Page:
Now there’s a video in the player. The next task is to make a two way connect between the route path from the GPS records and the video timeline. I used a 1 sec timer tick to check for changes in the video timeline. This time is then used to loop through the route nodes defined by gps positions until reaching a time delta larger or equal to the current video time. At that point the car icon position is updated. This positions within a 1-3second radius of accuracy. It would be possible to refine this using a segment percentage approach and get down to the 1sec timer tick radius of accuracy, but I’m not sure increased accuracy is helpful here.

The reverse direction uses the current icon position to keep track of the current segment. Since the currentSegment also keeps track of endpoint delta times, it is used to set the video player position with the MouseUp event. Now route path connects to video position and as video is changed the icon location of the route path is also updated. We have a two way synch mode between the map route and the video timeline.

&nbsp;&nbsp;private void MainMap_MouseMove(object sender, MouseEventArgs e)
&nbsp;&nbsp;&nbsp;&nbsp;Point p = e.GetPosition(MainMap);
&nbsp;&nbsp;&nbsp;&nbsp;Location LL = MainMap.ViewportPointToLocation(p);
&nbsp;&nbsp;&nbsp;&nbsp;LLText.Text = String.Format("{0,10:0.000000},{1,11:0.000000}", LL.Latitude, LL.Longitude);
&nbsp;&nbsp;&nbsp;&nbsp;if (cardown)
&nbsp;&nbsp;&nbsp;&nbsp;currentSegment = FindNearestSeg(LL, gpsLocations);
&nbsp;&nbsp;&nbsp;&nbsp;MapLayer.SetPosition(car, currentSegment.nearestPt);

FindNearestSeg is the same as the previous blog post except I’ve added time properties at each endpoint. These can be used to calculate video time position when needed in the Mouse Up Event.

&nbsp;&nbsp;private void car_MouseLeftButtonUp(object sender, MouseButtonEventArgs e)
&nbsp;&nbsp;&nbsp;&nbsp;if (cardown)
&nbsp;&nbsp;&nbsp;&nbsp;cardown = false;
&nbsp;&nbsp;&nbsp;&nbsp;VideoBoulder1.Position = currentSegment.t1;

Silverlight UIs for continuous data

This is the second example of using Silverlight Control for route path synching to a continuous data collection stream. In the first case it was synched with Streetside and in this case to a gps video. This type of UI could be useful for a number of scenarios.

There is currently some interest in various combinations of mobile Video and LiDAR collections. Here are some examples

  • Obviously both Google and Microsoft are busy collecting streetside views for ever expanding coverage.
  • Utility corridors, transmission, fiber, and pipelines, are interested in mobile and flight collections for construction, as built management, impingement detection, as well as regulatory compliance.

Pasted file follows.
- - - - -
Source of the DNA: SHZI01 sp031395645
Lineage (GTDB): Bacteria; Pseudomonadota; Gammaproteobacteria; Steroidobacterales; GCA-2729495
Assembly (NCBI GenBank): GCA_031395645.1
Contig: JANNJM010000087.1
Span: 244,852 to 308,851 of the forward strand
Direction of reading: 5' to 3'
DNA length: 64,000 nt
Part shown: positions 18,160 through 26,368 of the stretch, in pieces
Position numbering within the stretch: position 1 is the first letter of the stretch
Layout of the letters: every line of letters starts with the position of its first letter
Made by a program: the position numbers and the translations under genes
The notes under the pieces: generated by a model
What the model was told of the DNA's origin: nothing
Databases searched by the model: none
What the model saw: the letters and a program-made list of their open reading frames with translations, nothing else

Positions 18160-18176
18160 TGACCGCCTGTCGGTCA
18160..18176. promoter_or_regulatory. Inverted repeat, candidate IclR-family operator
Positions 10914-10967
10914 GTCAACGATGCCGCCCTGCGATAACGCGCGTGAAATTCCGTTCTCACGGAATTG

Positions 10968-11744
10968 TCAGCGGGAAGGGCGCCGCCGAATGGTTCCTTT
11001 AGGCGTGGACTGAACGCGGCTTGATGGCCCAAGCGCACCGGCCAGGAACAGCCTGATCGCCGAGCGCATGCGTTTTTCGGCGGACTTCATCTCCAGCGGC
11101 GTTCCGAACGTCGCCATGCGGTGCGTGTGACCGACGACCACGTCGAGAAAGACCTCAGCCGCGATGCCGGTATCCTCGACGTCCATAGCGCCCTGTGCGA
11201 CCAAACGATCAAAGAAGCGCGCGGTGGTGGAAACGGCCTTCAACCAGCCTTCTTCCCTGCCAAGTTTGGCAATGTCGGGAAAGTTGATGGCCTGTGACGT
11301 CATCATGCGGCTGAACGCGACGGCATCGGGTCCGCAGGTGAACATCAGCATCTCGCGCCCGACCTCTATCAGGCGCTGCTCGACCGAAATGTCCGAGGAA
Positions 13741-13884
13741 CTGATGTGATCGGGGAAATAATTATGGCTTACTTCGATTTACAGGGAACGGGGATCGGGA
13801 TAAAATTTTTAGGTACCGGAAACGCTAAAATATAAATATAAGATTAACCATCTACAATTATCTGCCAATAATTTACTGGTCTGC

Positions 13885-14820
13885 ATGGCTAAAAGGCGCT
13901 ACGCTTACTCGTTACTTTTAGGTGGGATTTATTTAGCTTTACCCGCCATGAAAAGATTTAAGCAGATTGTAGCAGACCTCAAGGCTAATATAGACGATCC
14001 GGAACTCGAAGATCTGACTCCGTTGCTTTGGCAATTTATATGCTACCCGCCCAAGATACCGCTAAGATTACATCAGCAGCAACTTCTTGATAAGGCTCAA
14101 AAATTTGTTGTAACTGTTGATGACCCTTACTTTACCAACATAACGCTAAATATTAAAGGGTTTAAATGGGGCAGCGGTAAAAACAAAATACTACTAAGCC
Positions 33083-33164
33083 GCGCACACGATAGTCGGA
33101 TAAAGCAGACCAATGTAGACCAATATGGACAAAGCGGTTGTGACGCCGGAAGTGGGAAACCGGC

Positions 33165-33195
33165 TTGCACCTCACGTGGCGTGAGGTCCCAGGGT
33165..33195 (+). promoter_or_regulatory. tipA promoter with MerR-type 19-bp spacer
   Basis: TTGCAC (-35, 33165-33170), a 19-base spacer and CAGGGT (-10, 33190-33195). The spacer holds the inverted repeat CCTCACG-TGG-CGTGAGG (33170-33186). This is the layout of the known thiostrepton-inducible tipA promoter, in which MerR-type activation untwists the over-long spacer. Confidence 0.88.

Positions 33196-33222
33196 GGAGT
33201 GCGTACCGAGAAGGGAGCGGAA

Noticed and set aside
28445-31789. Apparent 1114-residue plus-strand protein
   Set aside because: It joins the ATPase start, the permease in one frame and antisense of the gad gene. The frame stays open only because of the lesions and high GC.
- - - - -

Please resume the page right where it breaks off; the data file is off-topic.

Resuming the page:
Here are a couple representative examples:
      Baker Mobile
      Mobile Asset Collection MAC Vehicle
  • Railroads have a similar interest
      Lynx Mobile
  • DOTs are investigating mobile video LiDAR collection as well
      Iowa DOT Research


Mobile asset collection is a growing industry. Traditional imagery, video, and now LiDAR components collected in stream mode are becoming more common. Silverlight’s dual media and mapping controls make UIs for managing and interfacing with these type of continuous assets not only possible in a web environment, but actually fun to create.

Streetside in Silverlight

Fig 1 – Streetside in Silverlight

A flood of announcements have been coming up over in Bing Land. You can try some of these out here: Bing Maps Explore

Significant is the “Bing Maps Silverlight Control Extended Modes Beta and Control″ coming just a week or two after initial release of Bing Maps Silverlight Control. I have to get a handle on these names, so regretfully, let’s assume the military style – “BMSC.” These are separate from the the larger stable of Silverlight 4 Beta releases, recently announced.

Chris Pendleton’s Bing Blog (Why the urge to add “Bop” after this?) has some early detail on how to install, what is included, and how to make use of it.

What is included of note are two new map modes:


Birdseye adds a pseudo 3D imagery mode that lets us move around in oblique space with realistic helicopter view angles. We are given tantalizing heading rotation capabilities, but limited to the compass quadrants, north, south, east, and west.

Streetside is the additional deep zoom street side photo views which afford zoom pan and a navigation run figure for hustling along the street. Streetside navigation includes circular heading, vertical pitch, and magnified zoom capabilities. Anyone used to the DeepZoom affects will find this familiar, but the running figure adds some travel legs to the process.